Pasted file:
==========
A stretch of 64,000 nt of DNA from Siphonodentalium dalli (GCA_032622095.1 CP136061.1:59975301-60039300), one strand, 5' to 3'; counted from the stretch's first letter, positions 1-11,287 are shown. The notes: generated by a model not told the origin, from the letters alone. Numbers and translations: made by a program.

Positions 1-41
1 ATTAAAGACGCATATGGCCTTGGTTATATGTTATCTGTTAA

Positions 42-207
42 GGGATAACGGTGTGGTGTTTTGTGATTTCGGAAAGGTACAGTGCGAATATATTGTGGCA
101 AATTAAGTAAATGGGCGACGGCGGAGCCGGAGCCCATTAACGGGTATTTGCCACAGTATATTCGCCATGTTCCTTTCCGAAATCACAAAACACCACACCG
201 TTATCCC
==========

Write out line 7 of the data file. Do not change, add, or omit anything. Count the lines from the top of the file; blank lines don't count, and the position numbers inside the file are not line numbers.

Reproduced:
201 TTATCCC